David Bourget (Western Ontario)
David Chalmers (ANU, NYU)
Rafael De Clercq
Jack Alan Reynolds
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University of Chicago Press (2005)
Roman Stoic thinkers in the imperial period adapted Greek doctrine to create a model of the self that served to connect philosophical ideals with traditional societal values. The Roman Stoics-the most prominent being Marcus Aurelius-engaged in rigorous self-examination that enabled them to integrate philosophy into the practice of living. Gretchen Reydams-Schils's innovative new book shows how these Romans applied their distinct brand of social ethics to everyday relations and responsibilities. The Roman Stoics reexamines the philosophical basis that instructed social practice in friendship, marriage, parenting, and community. From this analysis emerge Stoics who were neither cold nor detached, as the stereotype has it, but all too aware of their human weaknesses. In a valuable contribution to current discussions in the humanities on identity, autonomy, and altruism, Reydams-Schils ultimately conveys the wisdom of Stoics to the citizens of modern society.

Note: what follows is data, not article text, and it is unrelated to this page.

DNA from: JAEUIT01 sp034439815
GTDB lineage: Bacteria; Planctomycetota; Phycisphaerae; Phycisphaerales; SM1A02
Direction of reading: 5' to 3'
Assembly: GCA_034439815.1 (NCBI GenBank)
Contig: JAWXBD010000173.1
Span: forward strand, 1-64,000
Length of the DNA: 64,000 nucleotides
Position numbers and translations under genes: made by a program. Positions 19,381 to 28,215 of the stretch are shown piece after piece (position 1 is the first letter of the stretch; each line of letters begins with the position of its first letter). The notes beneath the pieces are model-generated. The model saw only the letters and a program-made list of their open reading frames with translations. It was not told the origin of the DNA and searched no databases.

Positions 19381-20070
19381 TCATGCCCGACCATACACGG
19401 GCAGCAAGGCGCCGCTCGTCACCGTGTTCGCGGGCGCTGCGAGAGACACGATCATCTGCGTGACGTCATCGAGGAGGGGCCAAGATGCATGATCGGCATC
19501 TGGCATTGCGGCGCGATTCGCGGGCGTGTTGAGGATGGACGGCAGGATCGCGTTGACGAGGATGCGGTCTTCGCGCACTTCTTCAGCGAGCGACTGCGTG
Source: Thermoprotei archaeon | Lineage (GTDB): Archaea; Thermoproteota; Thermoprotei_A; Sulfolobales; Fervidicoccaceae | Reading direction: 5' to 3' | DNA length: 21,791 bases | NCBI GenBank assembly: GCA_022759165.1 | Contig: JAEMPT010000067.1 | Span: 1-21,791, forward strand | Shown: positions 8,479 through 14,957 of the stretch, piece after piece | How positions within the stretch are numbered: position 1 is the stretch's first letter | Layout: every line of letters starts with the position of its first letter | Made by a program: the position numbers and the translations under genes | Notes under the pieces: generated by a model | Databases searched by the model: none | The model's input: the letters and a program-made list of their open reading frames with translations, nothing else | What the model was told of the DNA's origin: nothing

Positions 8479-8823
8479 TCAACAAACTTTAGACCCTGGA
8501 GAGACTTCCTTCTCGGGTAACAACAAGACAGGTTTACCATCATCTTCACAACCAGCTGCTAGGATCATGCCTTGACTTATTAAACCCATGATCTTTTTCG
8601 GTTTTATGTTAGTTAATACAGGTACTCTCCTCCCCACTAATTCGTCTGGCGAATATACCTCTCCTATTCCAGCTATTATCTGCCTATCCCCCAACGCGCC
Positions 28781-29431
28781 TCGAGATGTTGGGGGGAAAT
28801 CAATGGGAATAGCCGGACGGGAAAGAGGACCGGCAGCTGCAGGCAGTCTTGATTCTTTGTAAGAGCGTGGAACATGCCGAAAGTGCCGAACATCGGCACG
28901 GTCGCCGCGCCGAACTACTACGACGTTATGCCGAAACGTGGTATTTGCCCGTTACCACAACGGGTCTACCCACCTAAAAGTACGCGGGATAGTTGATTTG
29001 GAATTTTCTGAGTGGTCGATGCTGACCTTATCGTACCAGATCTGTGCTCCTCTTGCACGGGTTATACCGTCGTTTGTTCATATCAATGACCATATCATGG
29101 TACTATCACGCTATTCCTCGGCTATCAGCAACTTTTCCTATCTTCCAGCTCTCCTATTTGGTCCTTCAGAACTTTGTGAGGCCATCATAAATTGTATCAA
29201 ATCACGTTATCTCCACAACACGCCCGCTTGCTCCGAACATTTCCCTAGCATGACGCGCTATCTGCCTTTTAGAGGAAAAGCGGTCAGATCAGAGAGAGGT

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Citations of this work BETA
William Turpin (2008). Tacitus, Stoicexempla, and Thepraecipuum Munus Annalium. Classical Antiquity 27 (2):359-404.
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